It bodes well that four out of the six UK business sectors reported higher levels of confidence since that last report. The reason for this enthusiasm was a reported increase in demand seen from UK customers, which Lloyds attributed to factors other than the boost from weaker sterling, to exporters.

Senior economist at Lloyds Bank Commercial Banking, Hann-Ju Ho, was quoted as saying: “Although the pound’s value is seen as nearer to ‘fair value’, currency volatility remains a big concern for some UK businesses that trade internationally.”


In its latest data release, the ONS disclosed that the UK’s Consumer Prices Index (CPI) rose in May to 2.9% for the year, an increase from the previous level of 2.7%.

The wider Consumer Prices Index including owner occupiers’ housing costs (CPIH) which is not a national statistic, rose to 2.7% for the 12-month period to May 2017, its highest level seen since April 2012. This also represents a marginal increase from the previous figure of 2.6% in April 2017 and reinforces the continuing upward march of inflation.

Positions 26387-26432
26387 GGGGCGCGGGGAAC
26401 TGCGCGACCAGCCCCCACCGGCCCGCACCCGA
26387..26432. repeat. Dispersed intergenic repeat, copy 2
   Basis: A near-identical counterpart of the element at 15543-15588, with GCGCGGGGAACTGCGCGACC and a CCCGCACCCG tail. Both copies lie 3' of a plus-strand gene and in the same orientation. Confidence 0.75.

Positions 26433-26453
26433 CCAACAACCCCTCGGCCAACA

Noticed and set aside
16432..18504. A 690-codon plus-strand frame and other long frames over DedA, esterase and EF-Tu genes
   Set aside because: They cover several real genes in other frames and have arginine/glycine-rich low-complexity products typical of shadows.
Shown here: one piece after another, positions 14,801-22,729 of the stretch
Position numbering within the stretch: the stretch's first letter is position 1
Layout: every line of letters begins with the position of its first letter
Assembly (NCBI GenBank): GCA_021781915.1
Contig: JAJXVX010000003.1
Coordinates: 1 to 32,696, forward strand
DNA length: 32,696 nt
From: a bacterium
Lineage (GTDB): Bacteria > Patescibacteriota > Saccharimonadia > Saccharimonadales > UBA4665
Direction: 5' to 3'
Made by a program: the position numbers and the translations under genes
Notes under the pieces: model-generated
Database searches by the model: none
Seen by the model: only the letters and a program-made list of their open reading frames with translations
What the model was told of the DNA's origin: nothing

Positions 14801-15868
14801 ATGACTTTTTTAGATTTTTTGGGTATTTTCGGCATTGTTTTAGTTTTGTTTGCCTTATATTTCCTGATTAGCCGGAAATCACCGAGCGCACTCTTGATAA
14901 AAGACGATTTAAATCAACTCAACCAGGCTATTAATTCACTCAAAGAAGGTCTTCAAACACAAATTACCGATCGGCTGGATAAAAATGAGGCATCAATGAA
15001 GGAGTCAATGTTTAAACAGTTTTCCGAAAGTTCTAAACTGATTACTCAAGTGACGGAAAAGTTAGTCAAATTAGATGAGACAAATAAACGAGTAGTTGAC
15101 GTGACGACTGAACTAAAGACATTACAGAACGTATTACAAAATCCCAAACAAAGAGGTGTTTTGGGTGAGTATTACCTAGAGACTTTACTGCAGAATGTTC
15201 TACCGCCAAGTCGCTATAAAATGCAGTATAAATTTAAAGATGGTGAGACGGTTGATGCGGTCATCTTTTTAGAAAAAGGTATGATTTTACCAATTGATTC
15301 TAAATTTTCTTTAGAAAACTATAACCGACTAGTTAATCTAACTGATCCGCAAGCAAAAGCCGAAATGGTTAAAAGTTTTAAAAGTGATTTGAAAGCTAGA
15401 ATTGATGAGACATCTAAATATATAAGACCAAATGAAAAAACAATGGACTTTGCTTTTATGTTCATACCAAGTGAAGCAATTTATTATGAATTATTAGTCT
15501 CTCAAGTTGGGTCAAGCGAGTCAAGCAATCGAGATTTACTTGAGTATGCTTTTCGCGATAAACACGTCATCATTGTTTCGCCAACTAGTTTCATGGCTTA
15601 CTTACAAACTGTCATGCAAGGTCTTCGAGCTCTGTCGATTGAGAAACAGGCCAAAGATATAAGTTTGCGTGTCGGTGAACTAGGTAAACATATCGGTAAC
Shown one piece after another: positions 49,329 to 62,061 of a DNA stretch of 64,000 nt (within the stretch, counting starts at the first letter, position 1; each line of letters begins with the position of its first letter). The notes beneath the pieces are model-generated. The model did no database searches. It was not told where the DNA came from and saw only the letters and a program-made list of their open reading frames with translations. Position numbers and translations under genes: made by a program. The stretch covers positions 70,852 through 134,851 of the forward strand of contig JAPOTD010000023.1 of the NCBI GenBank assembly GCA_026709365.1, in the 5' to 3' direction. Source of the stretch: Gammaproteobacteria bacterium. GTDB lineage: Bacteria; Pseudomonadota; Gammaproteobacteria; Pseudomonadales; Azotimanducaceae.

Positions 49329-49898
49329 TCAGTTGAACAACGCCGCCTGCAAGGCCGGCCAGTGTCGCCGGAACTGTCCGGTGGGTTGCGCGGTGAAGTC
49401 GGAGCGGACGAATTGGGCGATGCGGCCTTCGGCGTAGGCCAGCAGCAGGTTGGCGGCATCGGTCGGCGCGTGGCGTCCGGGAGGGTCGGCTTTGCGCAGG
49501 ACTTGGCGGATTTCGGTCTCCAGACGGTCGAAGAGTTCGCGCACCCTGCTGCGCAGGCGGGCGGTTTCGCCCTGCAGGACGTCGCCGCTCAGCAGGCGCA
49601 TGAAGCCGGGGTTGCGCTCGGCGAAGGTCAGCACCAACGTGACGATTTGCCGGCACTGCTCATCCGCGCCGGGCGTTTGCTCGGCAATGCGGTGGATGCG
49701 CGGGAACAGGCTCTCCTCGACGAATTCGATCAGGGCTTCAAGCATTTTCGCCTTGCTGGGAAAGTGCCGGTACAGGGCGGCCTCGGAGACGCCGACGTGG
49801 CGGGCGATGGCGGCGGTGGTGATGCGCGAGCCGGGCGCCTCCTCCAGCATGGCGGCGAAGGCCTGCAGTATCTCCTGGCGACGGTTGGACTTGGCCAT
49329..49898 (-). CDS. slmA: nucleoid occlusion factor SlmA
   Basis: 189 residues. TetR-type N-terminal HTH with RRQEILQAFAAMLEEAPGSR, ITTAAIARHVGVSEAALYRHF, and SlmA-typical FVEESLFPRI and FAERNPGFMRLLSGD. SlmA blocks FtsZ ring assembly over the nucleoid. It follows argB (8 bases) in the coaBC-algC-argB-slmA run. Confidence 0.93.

Some of the major contributing factors to this increase were the rise in prices for cultural and recreational services and goods, such as toys, games, and hobby goods.

Other areas that saw smaller price increases were electricity and food prices, particularly sugar, jams and syrups, chocolate and confectionery. Clothing prices also saw rises.

On the other side of the equation, the country saw a fall in the price of motor fuels, with diesel falling 1p per litre and petrol 1.6p, together with a decline in the cost of other transport services. This was particularly noticed in a fall in both air fares, down 6.4%, and sea fares down 10.8%. Observers believe that the timing of the Easter break had a significant effect in this respect, compared with last year.

Motor fuels have now enjoyed a third successive month of price falls, reflecting the fall in the price of crude oil globally.

Inflation continues its upwards march